8 Questions with The Unknown Chief
You know the old saying, “People eat with their eyes.” The Unknown Cook knows that saying to be oh so true. If I have ever eaten with my eyes, then I’ve consumed far too much of The Unknown Chief’s food. Yes, The Unknown Chief can be confused with The Unknown Cook. However, one look at the details of the dishes you see, you can almost tell that The Unknown Cook didn’t construct them this beautifully – almost! 🙂
Although he called himself The Unknown Chief for this article, when I met him his name was Roo Man! And what’s most interesting is his wife’s name which is Mrs. Roo! I asked Roo Man if he would be so kind to let us interview him. He said he’d be honored to do it, but under one condition. The condition was that Mrs. Roo had to be a part of this because they work as one. Of course we were two thumbs up for his request.
His name has something to do with where he’s from. When I inquired about the interesting name, Roo Man replied, “Simple Mate! Roo from Kangaroo and Man because that’s what I think I am! 🙂 I’m kind of guessing Australia. What about you? We couldn’t help but to be drawn to the aesthetics of the dishes Roo Man and Mrs. Roo produced and their friendly personalities. You will love the food presentation and the answers of our 8 Questions with The Unknown Chief, Mr. and Mrs. Roo Man!
What makes your dishes special to you?
ROOMAN: When I cook, it comes from the heart, many times I spend hours finding the right meal to cook and it most times has to be something I have never made before. I try to teach my kids that food is made at home and dad can come up with more than just warming up frozen meals from the supermarket.
MRS ROO: What’s special is that we like to involve the whole family in deciding what would be nice to try and experiment with different flavours and ingredients. There are also certain dishes that are family favourites (pleases everyone’s tastes) that are special and unique to our kids who will always have these particular dishes to “call home”and can take them into their adult lives. I’m sure there are many of us out there that miss their own home style favourites while growing up at home and try to replicate them in some way for their own families.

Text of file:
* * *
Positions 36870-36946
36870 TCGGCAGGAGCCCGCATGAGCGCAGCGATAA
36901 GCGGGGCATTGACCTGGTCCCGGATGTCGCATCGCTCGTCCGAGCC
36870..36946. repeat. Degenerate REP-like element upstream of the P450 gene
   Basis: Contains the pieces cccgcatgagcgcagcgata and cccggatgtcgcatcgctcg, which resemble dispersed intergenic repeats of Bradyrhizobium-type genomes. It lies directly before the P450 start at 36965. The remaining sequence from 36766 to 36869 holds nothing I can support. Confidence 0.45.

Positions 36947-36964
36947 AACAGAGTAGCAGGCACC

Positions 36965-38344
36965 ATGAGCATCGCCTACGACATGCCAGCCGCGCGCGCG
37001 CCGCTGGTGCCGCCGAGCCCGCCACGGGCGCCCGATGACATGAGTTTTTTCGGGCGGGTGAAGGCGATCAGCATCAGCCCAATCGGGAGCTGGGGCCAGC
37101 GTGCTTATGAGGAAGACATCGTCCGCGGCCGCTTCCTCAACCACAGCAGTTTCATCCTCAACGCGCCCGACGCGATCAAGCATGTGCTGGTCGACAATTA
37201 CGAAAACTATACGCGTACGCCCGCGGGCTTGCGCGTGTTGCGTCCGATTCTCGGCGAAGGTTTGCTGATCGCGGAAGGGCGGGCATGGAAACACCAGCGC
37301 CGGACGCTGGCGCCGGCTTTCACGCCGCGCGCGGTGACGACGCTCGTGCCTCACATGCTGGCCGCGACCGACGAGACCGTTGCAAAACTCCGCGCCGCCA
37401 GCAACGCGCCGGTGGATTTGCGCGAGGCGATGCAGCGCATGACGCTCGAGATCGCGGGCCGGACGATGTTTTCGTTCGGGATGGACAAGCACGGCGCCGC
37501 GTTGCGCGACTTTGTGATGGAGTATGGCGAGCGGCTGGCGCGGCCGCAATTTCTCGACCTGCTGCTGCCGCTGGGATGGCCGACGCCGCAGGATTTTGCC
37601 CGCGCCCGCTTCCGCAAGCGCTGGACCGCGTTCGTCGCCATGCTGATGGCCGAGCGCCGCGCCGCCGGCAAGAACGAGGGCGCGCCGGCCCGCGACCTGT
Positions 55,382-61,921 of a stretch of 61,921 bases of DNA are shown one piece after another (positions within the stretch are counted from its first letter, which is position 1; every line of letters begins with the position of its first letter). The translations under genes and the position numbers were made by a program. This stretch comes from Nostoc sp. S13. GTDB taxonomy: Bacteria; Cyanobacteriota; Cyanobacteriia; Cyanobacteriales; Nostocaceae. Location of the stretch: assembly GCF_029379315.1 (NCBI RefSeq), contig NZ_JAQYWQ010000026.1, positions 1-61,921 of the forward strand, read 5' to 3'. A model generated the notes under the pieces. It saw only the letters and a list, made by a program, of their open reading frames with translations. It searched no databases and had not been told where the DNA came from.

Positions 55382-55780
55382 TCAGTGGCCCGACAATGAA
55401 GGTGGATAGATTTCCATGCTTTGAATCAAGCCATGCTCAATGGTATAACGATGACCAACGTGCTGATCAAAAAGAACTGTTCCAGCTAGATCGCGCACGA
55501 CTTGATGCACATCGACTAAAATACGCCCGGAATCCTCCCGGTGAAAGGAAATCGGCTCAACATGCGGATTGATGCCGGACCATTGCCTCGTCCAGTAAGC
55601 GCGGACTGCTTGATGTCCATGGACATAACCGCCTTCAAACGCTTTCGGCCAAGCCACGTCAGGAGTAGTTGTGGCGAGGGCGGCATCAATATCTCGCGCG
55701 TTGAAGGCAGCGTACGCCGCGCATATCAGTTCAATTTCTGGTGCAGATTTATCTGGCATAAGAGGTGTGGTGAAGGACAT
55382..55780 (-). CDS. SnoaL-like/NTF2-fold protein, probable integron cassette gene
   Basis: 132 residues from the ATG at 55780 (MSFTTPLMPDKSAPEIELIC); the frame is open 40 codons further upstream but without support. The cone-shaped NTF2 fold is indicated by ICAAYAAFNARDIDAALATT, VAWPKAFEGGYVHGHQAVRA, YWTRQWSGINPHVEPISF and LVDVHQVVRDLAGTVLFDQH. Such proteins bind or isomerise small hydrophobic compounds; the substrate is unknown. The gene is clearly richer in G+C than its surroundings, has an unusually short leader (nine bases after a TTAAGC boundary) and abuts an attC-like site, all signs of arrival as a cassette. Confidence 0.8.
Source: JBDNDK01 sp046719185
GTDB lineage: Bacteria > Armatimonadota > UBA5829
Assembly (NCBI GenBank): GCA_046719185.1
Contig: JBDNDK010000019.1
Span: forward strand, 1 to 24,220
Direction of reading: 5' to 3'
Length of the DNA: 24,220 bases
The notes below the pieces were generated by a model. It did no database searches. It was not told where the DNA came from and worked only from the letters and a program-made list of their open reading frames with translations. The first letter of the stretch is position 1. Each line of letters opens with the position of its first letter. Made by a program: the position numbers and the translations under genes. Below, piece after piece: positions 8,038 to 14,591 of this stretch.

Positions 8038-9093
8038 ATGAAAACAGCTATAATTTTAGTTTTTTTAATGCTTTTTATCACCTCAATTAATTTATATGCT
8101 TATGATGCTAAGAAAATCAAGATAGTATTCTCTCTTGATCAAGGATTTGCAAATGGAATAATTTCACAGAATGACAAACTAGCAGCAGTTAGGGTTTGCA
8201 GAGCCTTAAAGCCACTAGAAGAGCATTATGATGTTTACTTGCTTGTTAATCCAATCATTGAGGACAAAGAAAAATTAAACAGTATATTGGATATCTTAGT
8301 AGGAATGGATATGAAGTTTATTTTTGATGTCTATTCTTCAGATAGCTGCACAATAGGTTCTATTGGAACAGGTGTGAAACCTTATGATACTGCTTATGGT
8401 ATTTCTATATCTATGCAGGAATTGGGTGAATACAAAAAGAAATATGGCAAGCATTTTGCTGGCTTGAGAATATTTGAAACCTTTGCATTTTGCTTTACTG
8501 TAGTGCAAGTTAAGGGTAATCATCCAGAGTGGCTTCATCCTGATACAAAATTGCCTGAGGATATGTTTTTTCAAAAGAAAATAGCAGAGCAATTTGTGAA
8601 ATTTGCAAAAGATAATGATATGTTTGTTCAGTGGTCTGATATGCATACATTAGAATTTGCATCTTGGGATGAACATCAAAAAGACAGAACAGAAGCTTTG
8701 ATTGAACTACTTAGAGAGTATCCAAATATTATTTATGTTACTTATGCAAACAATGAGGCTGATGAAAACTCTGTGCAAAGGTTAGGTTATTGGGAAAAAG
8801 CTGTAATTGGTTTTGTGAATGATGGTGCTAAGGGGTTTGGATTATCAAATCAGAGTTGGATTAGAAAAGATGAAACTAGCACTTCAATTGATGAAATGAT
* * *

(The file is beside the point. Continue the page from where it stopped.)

When did you first stumble upon your love for food and for cooking?
ROOMAN: As a kid growing up in an Italian home, food was always cooked on the day and at home with us all gathered around the table talking about our day. This made me realise that food is not only about eating but also about the moment and who you spend it with.
About 2 years ago my wife became very sick and spent 6 weeks in hospital. I had to look after my three kids all on my own. I wanted my kids to eat good food and not waste money on fast food. At this stage all I could make was Chicken soup and Pasta sauce.
My kids do not like pasta sauce much so I had to learn very fast how to cook. I started with a stir fry which I always thought was hard. My wife being Asian cooked many Asian meals, so lucky I would once in a while watch and ask questions. I would cook for the kids and then sneak the food into the hospital for my wife.
Unfortunately for us my wife ended up in hospital 3 times in 18 months, but on the other hand, my wife was a little less stressed knowing the kids would all be fed good food.
Our whole family loves food and food is all about family and hearing my wife and kids say, “Mum, Dad! That tastes SO GOOD!”
So cooking good food from the heart has taught me that it can make others feel good for that ‘one moment’ in their life.
MRS ROO: Growing up having a father who worked as a Chinese cook and chef was a wonderful experience as I developed a high appreciation of good food at a very early age. Always trying something new, he inspires me to always be creative with food; its preparation, taste and presentation which all need to be in harmony with each other. Dad was always very hospitable towards any guests and there was always room for another plate at the table no matter how little we had. My maternal grandmother also lived with us while growing up and I was too young and ignorant to really appreciate her culinary knowledge, skills and traditions until after she passed away. My great love of baking first came about when my Dad bought an electric hand mixer circa 1975 (he still uses it) and some cake mix for me to use when I was around 10 years old. I’ve come a long way since then and still learning!
What would you say is your biggest challenge when preparing food for family and friends?
ROOMAN: My biggest challenge cooking for my wife and three kids would be trying to find something they all like but also something different. As a kid I grew up eating a lot of pasta which at the time I did not mind but I would hate for my kids to eat the same thing all the time without learning about other types of food and flavours.